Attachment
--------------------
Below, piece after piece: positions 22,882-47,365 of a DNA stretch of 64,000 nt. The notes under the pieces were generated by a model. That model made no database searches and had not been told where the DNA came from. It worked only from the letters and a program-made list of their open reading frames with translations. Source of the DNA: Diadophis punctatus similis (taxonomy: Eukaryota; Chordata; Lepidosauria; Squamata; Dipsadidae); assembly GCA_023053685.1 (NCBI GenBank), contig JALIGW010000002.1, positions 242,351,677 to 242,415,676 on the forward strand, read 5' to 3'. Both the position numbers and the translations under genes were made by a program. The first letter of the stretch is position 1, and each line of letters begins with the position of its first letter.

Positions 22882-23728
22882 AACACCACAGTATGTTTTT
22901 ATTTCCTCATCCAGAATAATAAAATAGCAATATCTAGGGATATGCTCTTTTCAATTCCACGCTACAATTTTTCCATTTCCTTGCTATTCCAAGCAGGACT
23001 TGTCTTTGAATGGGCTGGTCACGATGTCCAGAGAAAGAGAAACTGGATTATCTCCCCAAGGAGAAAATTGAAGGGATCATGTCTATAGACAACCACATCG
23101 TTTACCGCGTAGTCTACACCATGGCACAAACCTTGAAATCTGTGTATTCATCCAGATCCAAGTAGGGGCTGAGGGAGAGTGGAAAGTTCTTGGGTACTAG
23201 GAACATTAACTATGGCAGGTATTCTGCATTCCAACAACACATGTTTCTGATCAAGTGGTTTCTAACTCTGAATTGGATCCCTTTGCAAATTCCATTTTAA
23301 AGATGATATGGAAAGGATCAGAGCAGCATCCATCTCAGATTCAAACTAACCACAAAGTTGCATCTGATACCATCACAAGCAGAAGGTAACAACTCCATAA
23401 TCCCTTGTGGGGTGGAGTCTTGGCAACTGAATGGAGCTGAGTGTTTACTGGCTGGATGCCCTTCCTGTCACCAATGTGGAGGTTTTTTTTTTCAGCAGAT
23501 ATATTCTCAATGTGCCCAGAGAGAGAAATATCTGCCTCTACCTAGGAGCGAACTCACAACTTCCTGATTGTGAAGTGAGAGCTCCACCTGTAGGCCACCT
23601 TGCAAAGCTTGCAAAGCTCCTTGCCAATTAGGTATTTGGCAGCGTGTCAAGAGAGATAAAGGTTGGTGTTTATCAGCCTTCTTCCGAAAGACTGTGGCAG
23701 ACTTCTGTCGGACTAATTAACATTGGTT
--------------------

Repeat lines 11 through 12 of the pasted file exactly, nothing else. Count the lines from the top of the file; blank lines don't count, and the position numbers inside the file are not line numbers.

23601 TGCAAAGCTTGCAAAGCTCCTTGCCAATTAGGTATTTGGCAGCGTGTCAAGAGAGATAAAGGTTGGTGTTTATCAGCCTTCTTCCGAAAGACTGTGGCAG
23701 ACTTCTGTCGGACTAATTAACATTGGTT